The Ymir Lodge has evolved out of a life long passion for adventure. Owner Trevor Holsworth is a long time Kootenay resident and transplanted Aussie who’s made a career out of skiing. Trevor cut his teeth ski touring and climbing in the Rockies near Banff with climbing trips to distant mountains such as McKinley and others. He ultimately moved to the Kootenays to satisfy his craving for reliably good snow and skiing and while playing in and around Whitewater Ski Resort, Trevor discovered the bounty that lay just beyond it’s boundaries. As he was starting up one of Nelson’s first backcountry skiing stores, aptly named “Kootenay Experience”, Trevor began camping in, traversing across and skiing all over what would ultimately become his business’s home for the next 17 years (and counting). It didn’t take long before Trevor installed two yurts to provide shelter for himself and friends,… and ultimately powder hungry guests. A year later, not wanting to rest on his laurels Trevor started offering cat skiing adjacent to the Yurts, this operation was aptly called “Wild Horse Cat Skiing”. After 10 good years, the cat skiing business was winding down and with the yurts aging the plan was devised to create Ymir Lodge. The existing cat road infrastructure and knowledge of the land was used to haul all the necessary materials in to create the 7,000 square foot Ymir Lodge.
All smiles with Owner Trevor Holsworth on top of Kutetl Peak with the reverend looking on.
Situated on the door step of Whitewater Ski Resort, Ymir Lodge’s terrain encompasses five square kilometres with enough variety to put a smile on both beginner and expert skiers and riders faces. With big bowls, high alpine, treed runs, chutes and couloirs there’s a variety of terrain and aspects to keep multiple weeks of guests content. With an average snowfall of ten metres it’s never long between storm cycles and with 1,000’ of both alpine and treeline skiing you can find some long kootenay descents with short approaches. There are literally no flats in Ymir Lodge’s terrain, everything is either up or down, so runs are quick to access and it’s ideal for knuckle draggers (I mean snow boarders) as well. With so much skiable terrain and a multitude of drainages it’s easy to link a variety of aspects and bowls into one long day loop. The terrain’s quality is easily one of the high points of Ymir Lodge.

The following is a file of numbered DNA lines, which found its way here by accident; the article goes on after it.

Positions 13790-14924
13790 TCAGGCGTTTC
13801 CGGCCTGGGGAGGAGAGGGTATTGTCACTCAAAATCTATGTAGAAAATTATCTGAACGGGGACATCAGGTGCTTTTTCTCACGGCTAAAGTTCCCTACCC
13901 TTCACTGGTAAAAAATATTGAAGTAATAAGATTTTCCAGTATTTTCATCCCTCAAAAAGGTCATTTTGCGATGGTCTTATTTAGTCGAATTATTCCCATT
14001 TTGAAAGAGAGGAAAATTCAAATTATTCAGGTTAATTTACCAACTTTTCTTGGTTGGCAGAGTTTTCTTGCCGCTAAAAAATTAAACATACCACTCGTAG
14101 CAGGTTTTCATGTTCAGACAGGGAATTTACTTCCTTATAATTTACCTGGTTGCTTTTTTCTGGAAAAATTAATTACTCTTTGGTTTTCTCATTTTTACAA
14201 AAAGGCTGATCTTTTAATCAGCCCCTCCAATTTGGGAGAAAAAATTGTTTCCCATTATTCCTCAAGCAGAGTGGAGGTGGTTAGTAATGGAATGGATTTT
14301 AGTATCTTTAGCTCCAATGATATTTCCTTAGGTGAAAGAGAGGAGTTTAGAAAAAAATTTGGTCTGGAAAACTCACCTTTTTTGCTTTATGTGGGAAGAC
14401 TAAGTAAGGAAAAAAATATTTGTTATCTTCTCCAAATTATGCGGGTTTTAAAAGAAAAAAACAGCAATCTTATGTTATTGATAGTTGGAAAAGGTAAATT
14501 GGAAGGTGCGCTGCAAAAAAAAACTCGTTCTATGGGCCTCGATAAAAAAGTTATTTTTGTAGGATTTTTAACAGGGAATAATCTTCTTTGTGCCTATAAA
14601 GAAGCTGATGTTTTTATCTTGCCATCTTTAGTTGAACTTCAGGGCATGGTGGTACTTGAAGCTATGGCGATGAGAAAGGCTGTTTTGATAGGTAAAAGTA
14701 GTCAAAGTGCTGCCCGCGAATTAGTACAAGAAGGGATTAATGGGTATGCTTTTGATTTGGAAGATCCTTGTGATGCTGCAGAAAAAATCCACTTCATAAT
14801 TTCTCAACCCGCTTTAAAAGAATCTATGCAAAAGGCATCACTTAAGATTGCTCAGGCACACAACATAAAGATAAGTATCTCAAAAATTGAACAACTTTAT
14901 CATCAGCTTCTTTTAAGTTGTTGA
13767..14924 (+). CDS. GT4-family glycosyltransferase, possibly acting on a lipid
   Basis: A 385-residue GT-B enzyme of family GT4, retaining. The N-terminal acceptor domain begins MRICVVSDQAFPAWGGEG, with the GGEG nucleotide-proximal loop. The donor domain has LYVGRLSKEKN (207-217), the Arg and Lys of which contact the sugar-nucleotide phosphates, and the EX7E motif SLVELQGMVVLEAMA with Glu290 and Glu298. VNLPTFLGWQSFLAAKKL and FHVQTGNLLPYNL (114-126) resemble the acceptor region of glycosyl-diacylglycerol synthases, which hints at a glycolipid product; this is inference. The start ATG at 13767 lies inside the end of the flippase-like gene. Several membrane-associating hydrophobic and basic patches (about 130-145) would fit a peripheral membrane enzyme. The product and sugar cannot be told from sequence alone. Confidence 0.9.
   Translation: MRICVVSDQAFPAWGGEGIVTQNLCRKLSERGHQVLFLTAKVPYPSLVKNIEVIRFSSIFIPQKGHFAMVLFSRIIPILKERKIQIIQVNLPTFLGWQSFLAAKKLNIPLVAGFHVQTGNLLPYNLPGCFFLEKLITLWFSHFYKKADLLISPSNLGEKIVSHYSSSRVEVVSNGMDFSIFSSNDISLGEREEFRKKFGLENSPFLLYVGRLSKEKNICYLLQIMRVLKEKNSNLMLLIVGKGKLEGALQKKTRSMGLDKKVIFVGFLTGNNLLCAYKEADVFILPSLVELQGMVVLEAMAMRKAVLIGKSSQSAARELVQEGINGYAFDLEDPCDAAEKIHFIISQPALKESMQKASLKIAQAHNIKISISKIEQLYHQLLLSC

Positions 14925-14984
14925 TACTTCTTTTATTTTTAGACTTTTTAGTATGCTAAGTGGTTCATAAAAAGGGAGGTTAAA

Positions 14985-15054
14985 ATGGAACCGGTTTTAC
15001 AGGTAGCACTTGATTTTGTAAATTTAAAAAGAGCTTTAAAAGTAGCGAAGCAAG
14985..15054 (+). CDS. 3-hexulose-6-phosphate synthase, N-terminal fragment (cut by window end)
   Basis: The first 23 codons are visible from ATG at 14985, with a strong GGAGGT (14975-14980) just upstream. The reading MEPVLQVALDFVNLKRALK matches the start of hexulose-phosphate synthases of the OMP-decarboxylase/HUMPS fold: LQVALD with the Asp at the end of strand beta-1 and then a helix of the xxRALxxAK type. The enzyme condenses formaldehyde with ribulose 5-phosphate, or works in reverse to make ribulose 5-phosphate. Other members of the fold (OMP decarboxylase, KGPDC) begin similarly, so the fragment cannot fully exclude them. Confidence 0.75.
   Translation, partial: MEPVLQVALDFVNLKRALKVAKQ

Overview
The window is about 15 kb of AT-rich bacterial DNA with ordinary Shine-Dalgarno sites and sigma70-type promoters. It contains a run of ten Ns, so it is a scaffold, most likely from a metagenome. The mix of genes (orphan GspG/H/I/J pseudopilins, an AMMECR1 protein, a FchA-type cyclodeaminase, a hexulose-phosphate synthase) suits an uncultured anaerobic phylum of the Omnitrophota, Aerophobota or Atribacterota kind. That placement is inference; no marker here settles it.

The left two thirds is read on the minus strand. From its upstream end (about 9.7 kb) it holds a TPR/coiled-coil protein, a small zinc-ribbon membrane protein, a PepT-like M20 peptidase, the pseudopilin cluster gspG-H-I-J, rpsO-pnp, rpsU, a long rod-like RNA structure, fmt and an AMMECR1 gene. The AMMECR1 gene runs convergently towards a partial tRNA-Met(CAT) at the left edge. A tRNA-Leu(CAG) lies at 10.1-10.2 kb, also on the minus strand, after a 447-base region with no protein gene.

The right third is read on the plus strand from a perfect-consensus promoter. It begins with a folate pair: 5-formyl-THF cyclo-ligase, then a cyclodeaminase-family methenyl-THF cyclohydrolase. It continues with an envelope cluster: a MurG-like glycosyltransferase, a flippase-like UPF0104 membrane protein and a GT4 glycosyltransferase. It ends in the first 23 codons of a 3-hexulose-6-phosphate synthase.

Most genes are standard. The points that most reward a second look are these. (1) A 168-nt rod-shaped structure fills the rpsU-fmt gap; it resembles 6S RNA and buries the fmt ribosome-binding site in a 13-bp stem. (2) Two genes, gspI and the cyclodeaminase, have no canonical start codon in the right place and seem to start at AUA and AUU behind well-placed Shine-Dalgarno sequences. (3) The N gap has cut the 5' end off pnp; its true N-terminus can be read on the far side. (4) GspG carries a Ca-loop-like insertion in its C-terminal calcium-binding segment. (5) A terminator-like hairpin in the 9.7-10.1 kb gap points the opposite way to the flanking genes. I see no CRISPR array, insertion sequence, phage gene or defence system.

The weather prior to my departure had not provided the typical Kootenay pow that I was hoping for, however, even though it had been ten days since the last refresh, Trevor assured myself and the other guests that there was good snow to be found. After a quick heli in from the Nelson airport and ferrying in of the remaining guests from Hall Siding (a quick 5 minute transfer away), everyone geared up—eager to explore the peaks surrounding the Lodge. A group of three of us headed up South Seeman Peak to get a birds eye view of the surrounding terrain. After soaking it all in we decided to ski into Camelot bowl and then traverse south/west over a pass back to the lodge. Since day one is only a half day we took it easy and stayed relatively close to the lodge.